In a new review in The New York Review of Books, Robert Darnton discusses Ben Kafka’s The Demon of Writing: Powers and Failures of Paperwork. Click here to learn more about the book. Click here to read the review. An excerpt appears below.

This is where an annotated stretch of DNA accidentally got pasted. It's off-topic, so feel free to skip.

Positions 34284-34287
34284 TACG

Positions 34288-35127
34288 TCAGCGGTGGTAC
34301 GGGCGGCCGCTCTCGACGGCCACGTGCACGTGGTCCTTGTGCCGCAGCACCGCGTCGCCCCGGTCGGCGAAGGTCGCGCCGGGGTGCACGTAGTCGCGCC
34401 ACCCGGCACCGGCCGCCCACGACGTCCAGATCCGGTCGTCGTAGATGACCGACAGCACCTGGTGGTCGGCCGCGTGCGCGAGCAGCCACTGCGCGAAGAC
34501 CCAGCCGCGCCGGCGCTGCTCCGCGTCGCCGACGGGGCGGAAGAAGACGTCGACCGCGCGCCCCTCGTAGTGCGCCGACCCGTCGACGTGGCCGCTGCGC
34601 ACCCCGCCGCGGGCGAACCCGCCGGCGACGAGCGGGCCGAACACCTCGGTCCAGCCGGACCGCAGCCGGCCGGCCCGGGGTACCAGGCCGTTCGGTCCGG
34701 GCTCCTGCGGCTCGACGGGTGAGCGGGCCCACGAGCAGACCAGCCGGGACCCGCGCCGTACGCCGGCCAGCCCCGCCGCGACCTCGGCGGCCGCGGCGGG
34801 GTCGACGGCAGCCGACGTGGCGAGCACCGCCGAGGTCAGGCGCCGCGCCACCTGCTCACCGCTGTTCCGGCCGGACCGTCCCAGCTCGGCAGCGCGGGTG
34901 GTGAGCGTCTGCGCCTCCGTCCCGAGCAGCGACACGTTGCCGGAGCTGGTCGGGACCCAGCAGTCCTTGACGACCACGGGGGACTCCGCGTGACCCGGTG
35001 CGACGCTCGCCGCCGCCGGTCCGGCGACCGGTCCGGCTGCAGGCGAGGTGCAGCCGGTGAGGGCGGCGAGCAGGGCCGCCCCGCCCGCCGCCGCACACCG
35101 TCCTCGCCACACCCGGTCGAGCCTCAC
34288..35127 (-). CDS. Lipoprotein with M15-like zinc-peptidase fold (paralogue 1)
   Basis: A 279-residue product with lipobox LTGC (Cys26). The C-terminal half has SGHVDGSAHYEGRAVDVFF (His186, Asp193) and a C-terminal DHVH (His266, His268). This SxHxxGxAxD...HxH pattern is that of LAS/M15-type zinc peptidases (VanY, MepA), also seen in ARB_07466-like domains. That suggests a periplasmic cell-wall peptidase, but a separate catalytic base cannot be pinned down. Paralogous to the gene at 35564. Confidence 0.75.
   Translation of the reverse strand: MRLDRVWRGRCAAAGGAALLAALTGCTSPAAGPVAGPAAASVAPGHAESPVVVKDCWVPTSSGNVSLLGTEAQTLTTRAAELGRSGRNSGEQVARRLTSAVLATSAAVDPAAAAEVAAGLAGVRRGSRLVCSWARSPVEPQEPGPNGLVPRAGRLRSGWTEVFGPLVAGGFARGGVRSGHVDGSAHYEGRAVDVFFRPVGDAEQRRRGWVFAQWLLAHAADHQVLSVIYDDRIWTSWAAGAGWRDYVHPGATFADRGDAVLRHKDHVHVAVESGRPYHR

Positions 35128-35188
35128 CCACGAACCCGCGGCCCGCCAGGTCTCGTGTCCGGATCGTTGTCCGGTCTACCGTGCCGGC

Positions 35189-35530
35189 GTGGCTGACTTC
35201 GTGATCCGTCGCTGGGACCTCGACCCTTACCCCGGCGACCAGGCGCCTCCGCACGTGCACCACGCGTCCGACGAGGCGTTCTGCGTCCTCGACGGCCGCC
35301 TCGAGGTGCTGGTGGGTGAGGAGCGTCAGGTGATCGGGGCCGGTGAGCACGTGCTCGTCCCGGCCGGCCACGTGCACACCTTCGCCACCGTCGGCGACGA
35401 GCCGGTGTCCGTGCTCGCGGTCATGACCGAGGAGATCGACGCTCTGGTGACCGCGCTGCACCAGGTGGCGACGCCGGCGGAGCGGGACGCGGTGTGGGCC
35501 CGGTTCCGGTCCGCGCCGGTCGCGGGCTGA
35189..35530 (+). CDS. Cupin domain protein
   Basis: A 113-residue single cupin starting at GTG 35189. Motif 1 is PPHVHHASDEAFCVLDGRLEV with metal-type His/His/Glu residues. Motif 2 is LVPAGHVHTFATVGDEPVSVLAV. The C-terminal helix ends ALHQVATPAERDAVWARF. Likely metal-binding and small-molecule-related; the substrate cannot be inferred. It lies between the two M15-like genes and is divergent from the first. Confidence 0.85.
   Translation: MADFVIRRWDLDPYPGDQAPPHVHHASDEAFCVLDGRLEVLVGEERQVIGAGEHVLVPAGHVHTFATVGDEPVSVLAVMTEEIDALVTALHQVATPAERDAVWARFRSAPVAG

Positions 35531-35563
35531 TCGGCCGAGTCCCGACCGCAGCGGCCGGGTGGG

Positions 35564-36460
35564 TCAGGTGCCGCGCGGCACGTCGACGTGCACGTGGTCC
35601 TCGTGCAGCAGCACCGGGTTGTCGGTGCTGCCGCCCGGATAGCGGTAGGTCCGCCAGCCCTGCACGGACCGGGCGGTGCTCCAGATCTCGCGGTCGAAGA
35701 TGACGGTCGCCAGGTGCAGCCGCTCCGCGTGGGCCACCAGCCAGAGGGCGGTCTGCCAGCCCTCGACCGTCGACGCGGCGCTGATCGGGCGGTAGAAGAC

“If the Internet has revolutionized communication as thoroughly as most of us believe, one of its by-products is likely to be nostalgia—a longing for a past when messages came on paper. Texting and e-mailing have cut us off from what once composed the material substratum of communication. Contrary to common belief, cyberspace is not like outer space—that is, empty. It is composed of cables and servers, not of clouds. But there is an immaterial eeriness to texting and e-mailing, at least for those of us who are not digital natives. We may enjoy the tactile compactness of smart phones and the bright glow of computer screens, but the messages we exchange seem to be disembodied—words that come and go across the screens without being attached to anything solid. The uneasiness produced by reading disembodied words can be taken as an opportunity to reassess the experience of dealing with words on paper.”